Latest & greatest articles for Intrauterine Device

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Top results for Intrauterine Device

1. Self-administered vaginal lidocaine gel for pain management with intrauterine device insertion: a blinded, randomized controlled trial

Self-administered vaginal lidocaine gel for pain management with intrauterine device insertion: a blinded, randomized controlled trial A major barrier to intrauterine device use is fear of pain during insertion. Trials exploring analgesic interventions for intrauterine device insertion have yielded mixed results, and no standardized pain management guidelines currently exist for this procedure. In an abortion-related study, self-administered lidocaine gel over a prolonged time interval showed (...) promise as a method of pain control.The objective of the study was to assess pain control with intrauterine device insertion after patient-administered lidocaine gel compared with placebo.We conducted a randomized, blinded trial of women undergoing levonorgestrel or copper intrauterine device insertion in an outpatient gynecology clinic between July 2016 and April 2017. Participants self-administered either 20 mL of 2% lidocaine gel or placebo gel vaginally at least 15 minutes prior to intrauterine

2019 EvidenceUpdates

2. Systemic effects of levonorgestrel-releasing intrauterine devices

Systemic effects of levonorgestrel-releasing intrauterine devices Print | PDF PROSPERO This information has been provided by the named contact for this review. CRD has accepted this information in good faith and registered the review in PROSPERO. The registrant confirms that the information supplied for this submission is accurate and complete. CRD bears no responsibility or liability for the content of this registration record, any associated files or external websites. Email salutation (e.g

2019 PROSPERO

3. Interventions to ease intrauterine device (IUD) insertion: a systematic review

Interventions to ease intrauterine device (IUD) insertion: a systematic review Print | PDF PROSPERO This information has been provided by the named contact for this review. CRD has accepted this information in good faith and registered the review in PROSPERO. The registrant confirms that the information supplied for this submission is accurate and complete. CRD bears no responsibility or liability for the content of this registration record, any associated files or external websites. Email

2019 PROSPERO

4. Intrauterine Device Expulsion After Postpartum Placement: A Systematic Review and Meta-analysis

Intrauterine Device Expulsion After Postpartum Placement: A Systematic Review and Meta-analysis To estimate expulsion rates among women with postpartum intrauterine device (IUD) placement by timing of insertion, IUD type, and delivery method.We searched PubMed, Cochrane Library, and ClinicalTrials.gov from 1974 to May 2018.We searched databases for any published studies that examined postpartum placement of a copper IUD or levonorgestrel intrauterine system and reported counts of expulsions. We (...) with cesarean delivery (adjusted RR 5.19, 95% CI 3.85-6.99). Analysis of expulsion rates at less than 4 weeks postpartum also indicated that the levonorgestrel intrauterine system was associated with a higher risk of expulsion (adjusted RR 1.91, 95% CI 1.50-2.43) compared with CuT380A.Postpartum IUD expulsion rates vary by timing of placement, delivery method, and IUD type. These results can aid in counseling women to make an informed choice about when to initiate their IUD and to help institutions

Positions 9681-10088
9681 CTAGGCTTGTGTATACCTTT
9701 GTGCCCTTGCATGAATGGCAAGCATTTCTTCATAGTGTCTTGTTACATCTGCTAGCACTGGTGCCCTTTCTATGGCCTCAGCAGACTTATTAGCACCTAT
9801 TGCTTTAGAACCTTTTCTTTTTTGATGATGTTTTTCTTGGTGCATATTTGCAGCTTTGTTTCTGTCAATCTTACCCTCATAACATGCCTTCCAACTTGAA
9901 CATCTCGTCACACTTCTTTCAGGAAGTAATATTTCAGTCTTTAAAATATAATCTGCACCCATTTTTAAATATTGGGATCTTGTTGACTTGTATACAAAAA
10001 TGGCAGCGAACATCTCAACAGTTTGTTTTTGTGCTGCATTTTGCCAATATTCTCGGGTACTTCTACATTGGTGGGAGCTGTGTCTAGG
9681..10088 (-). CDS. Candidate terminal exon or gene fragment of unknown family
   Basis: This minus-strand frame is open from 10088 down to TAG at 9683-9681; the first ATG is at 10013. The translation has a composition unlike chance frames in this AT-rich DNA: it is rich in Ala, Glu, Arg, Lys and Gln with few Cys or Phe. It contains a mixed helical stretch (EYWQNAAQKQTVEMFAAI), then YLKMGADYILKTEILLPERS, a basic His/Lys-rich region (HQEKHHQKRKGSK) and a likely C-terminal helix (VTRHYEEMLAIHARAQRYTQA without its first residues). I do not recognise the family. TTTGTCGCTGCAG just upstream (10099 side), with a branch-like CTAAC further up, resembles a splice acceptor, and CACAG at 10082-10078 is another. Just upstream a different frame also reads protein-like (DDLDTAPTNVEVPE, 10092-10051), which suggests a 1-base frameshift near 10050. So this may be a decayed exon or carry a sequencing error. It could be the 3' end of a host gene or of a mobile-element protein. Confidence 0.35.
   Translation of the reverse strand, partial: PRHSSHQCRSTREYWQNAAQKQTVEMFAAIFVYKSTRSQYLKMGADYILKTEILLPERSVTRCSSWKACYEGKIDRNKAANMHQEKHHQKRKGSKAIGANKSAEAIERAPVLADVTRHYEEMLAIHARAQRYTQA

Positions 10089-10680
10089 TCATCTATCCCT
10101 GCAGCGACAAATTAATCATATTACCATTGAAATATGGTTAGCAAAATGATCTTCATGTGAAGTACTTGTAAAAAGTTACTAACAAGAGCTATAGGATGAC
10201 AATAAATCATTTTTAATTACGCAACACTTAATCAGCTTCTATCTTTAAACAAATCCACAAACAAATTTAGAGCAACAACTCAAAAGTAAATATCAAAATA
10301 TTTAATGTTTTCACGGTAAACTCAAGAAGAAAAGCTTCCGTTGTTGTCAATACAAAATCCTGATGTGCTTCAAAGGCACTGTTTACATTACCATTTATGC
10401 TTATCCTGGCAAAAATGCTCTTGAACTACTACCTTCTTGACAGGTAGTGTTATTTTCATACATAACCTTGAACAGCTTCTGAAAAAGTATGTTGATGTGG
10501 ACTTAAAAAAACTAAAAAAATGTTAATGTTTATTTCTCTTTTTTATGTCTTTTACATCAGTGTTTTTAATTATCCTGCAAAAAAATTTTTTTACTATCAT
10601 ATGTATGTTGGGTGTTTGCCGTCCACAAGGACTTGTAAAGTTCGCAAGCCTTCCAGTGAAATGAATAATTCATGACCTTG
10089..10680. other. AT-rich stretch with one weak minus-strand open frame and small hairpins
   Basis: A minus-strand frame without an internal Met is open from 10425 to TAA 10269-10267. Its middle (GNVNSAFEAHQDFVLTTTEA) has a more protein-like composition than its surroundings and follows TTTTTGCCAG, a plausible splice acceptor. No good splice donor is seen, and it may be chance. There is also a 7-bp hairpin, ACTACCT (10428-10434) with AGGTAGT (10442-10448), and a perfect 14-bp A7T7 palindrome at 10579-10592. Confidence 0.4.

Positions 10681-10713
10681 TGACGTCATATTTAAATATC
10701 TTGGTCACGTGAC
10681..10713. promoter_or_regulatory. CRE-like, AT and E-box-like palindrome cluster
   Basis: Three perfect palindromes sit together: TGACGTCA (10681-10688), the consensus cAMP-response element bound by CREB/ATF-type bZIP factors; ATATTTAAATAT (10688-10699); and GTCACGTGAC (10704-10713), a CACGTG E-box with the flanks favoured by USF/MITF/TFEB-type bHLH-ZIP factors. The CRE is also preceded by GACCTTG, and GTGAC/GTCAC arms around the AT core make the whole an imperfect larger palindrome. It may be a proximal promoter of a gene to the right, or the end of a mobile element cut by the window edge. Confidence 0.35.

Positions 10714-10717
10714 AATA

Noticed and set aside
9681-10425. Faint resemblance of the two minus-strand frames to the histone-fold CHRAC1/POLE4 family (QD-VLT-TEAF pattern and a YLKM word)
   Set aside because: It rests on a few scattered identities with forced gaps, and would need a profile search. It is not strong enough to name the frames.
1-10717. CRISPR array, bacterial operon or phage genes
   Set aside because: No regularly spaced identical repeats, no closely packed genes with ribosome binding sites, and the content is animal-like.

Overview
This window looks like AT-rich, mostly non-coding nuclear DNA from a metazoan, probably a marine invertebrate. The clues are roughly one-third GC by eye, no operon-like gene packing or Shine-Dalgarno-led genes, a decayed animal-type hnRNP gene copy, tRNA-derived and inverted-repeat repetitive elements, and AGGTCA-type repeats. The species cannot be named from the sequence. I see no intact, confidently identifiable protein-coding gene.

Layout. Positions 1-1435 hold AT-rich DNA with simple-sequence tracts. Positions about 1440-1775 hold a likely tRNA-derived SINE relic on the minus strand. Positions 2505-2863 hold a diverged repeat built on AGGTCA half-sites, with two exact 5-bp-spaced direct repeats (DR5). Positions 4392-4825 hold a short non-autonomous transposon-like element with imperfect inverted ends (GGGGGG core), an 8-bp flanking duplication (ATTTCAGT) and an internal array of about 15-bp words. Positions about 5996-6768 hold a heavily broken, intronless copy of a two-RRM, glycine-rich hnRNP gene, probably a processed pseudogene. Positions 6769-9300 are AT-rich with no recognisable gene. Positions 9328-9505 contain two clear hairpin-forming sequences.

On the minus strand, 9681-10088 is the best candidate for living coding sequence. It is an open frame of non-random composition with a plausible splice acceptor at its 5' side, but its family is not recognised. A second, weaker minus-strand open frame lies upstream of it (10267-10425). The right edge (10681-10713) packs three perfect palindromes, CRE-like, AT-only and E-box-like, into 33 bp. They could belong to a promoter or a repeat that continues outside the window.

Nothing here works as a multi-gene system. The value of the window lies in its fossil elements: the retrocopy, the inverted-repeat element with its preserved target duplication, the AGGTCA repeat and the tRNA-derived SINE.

2018 EvidenceUpdates

5. Paracervical Block for Intrauterine Device Placement Among Nulliparous Women: A Randomized Controlled Trial

Paracervical Block for Intrauterine Device Placement Among Nulliparous Women: A Randomized Controlled Trial To investigate whether a 20-mL buffered 1% lidocaine paracervical block decreases pain during intrauterine device (IUD) placement.In a randomized, single-blind, placebo-controlled trial, women were assigned to receive either a 20-mL buffered 1% lidocaine paracervical block or no block before IUD placement. The primary outcome was pain with IUD placement measured on a 100-mm visual analog

2018 EvidenceUpdates

6. Adolescents and Long-Acting Reversible Contraception: Implants and Intrauterine Devices

Adolescents and Long-Acting Reversible Contraception: Implants and Intrauterine Devices e130 VOL. 131, NO. 5, MAY 2018 OBSTETRICS & GYNECOLOGY Adolescents and Long-Acting Reversible Contraception: Implants and Intrauterine Devices ABSTRACT: The phenomenon of adolescent childbearing is complex and far reaching, affecting not only the adolescents but also their children and their community. The prevalence and public health effect of adolescent pregnancy reflect complex structural social problems (...) and an unmet need for acceptable and effective contra- ceptive methods in this population. In 2006–2010, 82% of adolescents at risk of unintended pregnancy were currently using contraception, but only 59% used a highly effective method, including any hormonal method or intrauterine device. Long-acting reversible contraceptives (LARC) have higher efficacy, higher continuation rates, and higher satisfaction rates compared with short-acting contraceptives among adolescents who choose to use them

2018 American College of Obstetricians and Gynecologists

7. Immediate postpartum levonorgestrel intrauterine device insertion and breast-feeding outcomes: a noninferiority randomized controlled trial